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I never have problems with pocket lifting. The potato chip bag incident was an isolated incident. That particular bag of potato chips was a toughy.......I was struggling with it to open it. The pressure was coming direct from the free edge....kinda like when you bang your nail on the back of the counter when cleaning it. ouch! No pain involved with the potato chip bag though. :) The potato chip bag is just an example of a very simple task that took it's toll on my nails that day.

One of my greatest learning experiences on what I use my nails to do things with came one time when I had to remove my enhancements to attend a training session. I had some length to my natural nails when I soaked off my enhancements (short...working length). Without the enhancements I could "feel" every little thing I used my nails for and didn't even realize it! The most startling revolation came when I was opening a loose powder compact (the kind the lid slides off and on). I could "feel" the pressure being put on nails from grasping the lid to remove it. I was stunned at all those little, simple daily task that I was using my nails for. And I'm a professional!!! Imagine what client's do to their nails......and they don't even think about it.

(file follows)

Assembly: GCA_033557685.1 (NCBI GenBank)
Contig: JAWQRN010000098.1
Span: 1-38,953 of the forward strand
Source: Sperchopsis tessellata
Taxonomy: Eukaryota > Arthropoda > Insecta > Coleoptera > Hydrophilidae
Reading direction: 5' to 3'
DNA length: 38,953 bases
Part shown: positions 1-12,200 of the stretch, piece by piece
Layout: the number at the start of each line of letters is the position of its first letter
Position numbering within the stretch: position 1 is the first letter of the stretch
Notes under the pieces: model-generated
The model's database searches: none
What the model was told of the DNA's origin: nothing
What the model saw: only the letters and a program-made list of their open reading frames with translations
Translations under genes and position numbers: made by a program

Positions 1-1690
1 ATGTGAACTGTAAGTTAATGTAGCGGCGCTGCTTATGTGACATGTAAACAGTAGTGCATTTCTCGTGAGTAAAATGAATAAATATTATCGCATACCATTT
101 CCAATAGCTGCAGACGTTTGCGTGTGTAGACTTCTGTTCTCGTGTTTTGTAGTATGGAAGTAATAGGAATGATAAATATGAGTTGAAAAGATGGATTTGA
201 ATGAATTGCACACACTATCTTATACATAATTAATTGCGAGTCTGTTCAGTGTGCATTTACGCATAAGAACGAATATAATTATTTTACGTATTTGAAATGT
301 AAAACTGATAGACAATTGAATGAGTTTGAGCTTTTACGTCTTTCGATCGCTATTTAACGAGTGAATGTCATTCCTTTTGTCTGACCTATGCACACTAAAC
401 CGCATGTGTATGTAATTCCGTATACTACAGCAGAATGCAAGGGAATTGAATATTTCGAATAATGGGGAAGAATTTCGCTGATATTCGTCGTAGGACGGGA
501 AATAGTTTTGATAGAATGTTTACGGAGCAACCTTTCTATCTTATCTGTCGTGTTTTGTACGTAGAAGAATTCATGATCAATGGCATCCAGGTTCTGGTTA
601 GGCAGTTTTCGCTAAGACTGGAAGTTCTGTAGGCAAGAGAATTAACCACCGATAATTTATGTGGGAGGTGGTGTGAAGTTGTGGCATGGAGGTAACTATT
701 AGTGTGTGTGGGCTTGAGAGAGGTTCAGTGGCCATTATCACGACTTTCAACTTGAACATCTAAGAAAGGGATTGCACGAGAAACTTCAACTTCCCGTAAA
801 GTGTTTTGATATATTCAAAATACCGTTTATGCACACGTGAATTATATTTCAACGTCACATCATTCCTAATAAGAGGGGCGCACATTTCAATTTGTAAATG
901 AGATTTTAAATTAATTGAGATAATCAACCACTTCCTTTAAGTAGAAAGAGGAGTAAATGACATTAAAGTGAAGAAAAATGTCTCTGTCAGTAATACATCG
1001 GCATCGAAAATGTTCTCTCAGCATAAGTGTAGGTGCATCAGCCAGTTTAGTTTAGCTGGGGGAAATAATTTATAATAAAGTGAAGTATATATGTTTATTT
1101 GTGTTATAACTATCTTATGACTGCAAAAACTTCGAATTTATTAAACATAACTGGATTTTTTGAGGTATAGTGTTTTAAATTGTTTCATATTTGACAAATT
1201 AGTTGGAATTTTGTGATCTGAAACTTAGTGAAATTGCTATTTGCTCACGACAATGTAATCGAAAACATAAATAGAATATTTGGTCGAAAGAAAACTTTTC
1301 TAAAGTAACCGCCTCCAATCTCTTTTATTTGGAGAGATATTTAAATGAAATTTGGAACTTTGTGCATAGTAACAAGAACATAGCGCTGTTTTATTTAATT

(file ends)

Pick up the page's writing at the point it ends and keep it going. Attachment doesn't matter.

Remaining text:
My point is that clients don't even realize the things they do with their nails that can cause them to lift. It's not always the nail technicians fault and it can be very difficult to figure the cause of problems....especially when the client swears she didn't do anything. I normally tell nail technicians that if they're seeing the problem on one or two clients, then it's probably something the client is doing to their nails. If you're seeing the same problem <---keyword> on many clients, the technician is the common denomenator and it's something the tech is doing.

Yes, the bond made to the natural nail is a strong one; however, it's not impervious to abuse. In my situation, I was using my nails in a manner that I shouldn't have been. Had I been a normal client, I probably would've been in to see my nail tech telling her "I didn't do anything....it just lifted". Isn't that what they all say?
 

Christie's Nails

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Last June I was on vacation then came back and was slammed with clients so I ended up having to go 5 weeks without a fill. My nails were perfect after 5 weeks except that they were grown out. At one point I painted gold glitter and a chevron on my nails just to hide the fact that they had grown out so much. and since I love to share...